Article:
UNCW Parking Nightmare Could Be Worse

Linda Newell | Contributing Writer

It can sometimes seem like parking officers at UNCW are determined to give out tickets. On days when you are in a hurry and can’t find a space in your parking zone, it is easier to park somewhere else to avoid being late for class. Parking on our campus is not ideal, but it really isn’t that bad.

Residents, even freshmen, are able to park on campus, typically in close proximity to their residence halls. Some state schools do not allow freshmen to park on campus at all, which is explicitly stated on their websites. According to UNCW parking rules and regulations, residents can park in commuter zones on weekdays after 4 p.m. and on weekends.

“Our goal is to help students learn where to park,” said Rita Gordon, Director of Auxiliary Services. The primary goal of parking services is to educate students about the importance of obeying all UNCW parking regulations. Efforts have been made to make parking maps easier for students to understand and to ensure that students know the parking rules.

According to Gordon, commuter students appreciate that parking is enforced, as it ensures that they will be able to find a parking space and prevents commuter parking zones from becoming overcrowded.

“I’m happy with the parking available here,” said Grace Spinella, a UNCW commuter student. “I like knowing that I will be able to find a parking space on campus.”

When it comes to writing tickets, Gordon said, “Our goal is not to write as many as possible.” Employees are paid on an hourly basis and make the same amount of money whether they write 25 tickets or no tickets.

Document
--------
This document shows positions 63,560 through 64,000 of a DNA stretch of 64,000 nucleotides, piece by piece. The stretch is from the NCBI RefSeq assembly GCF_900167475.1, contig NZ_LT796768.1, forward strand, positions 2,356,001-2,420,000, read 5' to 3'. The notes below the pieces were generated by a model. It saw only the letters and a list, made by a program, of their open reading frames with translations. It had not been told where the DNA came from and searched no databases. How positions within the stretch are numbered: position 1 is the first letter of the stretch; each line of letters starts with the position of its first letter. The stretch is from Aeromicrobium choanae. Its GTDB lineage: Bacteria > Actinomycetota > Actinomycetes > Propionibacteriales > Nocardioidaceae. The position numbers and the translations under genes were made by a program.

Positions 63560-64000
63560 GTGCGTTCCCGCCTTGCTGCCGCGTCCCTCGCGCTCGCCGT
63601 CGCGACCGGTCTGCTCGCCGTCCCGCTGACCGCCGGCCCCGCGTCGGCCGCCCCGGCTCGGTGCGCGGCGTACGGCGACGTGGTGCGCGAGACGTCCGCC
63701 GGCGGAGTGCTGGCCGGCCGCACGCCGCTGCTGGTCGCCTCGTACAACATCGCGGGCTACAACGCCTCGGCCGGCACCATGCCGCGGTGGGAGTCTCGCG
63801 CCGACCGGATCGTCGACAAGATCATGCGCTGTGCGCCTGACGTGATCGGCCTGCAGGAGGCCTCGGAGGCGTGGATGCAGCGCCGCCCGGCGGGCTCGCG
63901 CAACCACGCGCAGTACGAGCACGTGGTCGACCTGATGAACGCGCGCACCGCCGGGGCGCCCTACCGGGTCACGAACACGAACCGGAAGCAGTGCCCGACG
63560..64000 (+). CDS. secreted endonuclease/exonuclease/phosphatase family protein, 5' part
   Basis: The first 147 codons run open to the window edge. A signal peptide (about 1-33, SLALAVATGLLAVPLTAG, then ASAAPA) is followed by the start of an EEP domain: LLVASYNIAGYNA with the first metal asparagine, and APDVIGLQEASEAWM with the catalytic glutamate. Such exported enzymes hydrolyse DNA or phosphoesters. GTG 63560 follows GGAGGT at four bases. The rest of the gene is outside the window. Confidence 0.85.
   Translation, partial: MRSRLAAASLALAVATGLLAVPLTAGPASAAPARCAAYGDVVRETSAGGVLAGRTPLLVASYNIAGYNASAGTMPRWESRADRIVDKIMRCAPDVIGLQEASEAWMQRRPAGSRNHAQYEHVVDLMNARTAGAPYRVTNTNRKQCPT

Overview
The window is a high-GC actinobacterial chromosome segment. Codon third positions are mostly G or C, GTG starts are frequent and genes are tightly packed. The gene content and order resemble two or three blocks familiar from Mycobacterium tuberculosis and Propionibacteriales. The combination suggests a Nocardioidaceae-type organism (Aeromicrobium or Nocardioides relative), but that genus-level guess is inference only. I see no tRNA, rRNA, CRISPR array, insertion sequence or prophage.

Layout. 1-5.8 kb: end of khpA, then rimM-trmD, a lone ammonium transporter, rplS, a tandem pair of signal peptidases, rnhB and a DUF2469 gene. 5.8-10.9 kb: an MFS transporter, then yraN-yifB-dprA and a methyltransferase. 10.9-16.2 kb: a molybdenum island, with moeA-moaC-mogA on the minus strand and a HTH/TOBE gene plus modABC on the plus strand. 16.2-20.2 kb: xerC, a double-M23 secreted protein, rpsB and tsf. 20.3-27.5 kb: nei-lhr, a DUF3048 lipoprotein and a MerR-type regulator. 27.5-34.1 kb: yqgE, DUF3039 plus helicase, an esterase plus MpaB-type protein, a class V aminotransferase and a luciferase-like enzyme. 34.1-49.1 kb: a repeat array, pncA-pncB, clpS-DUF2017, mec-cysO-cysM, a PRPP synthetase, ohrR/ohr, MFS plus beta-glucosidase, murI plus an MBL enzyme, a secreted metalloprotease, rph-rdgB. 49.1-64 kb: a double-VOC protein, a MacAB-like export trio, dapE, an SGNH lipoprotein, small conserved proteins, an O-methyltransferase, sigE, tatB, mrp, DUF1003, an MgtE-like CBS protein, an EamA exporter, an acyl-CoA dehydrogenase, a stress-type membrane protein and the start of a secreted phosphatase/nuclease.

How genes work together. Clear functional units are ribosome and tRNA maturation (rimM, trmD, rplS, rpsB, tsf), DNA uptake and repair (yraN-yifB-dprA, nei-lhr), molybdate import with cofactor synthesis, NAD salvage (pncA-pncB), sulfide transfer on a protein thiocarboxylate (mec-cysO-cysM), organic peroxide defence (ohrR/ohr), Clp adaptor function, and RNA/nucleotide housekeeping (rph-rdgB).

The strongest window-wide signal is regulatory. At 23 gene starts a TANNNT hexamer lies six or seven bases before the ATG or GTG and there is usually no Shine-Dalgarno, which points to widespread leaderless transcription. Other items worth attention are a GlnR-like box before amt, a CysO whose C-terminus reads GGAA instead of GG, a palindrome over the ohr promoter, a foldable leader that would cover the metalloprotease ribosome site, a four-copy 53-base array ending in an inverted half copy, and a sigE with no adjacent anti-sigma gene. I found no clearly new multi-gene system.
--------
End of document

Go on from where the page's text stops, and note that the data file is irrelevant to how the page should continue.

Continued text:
Auxiliary Services does not profit much financially from ticketing. “By state mandate, universities only keep 20 percent of all money gained from fines. The other 80 percent goes towards the K-12 education system of North Carolina,” Gordon said.

As of last semester, students have the option to work off a parking ticket with community service, depending on the violation. This does not generate any money for Auxiliary Services or the North Carolina education system.

According to Gordon, students can work off a ticket by helping with filing paperwork or shadowing a parking officer. For every hour that students work for Auxiliary Services, they are credited $10 towards their fine. For example, if a student has a $50 ticket, then they must help Auxiliary Services for five hours to work off the ticket.

“It would be nice if we could just park wherever we wanted,” said Nicole Rocco, a UNCW graduate student. However, the parking situation would likely be chaotic if there were not assigned zones.

Our parking situation is not perfect, but Auxiliary Services is making an effort to work with students. If you are unhappy with parking at UNCW, let them know what you want them to change or improve. Just remember that as Seahawks we have it pretty good compared to students at some other schools.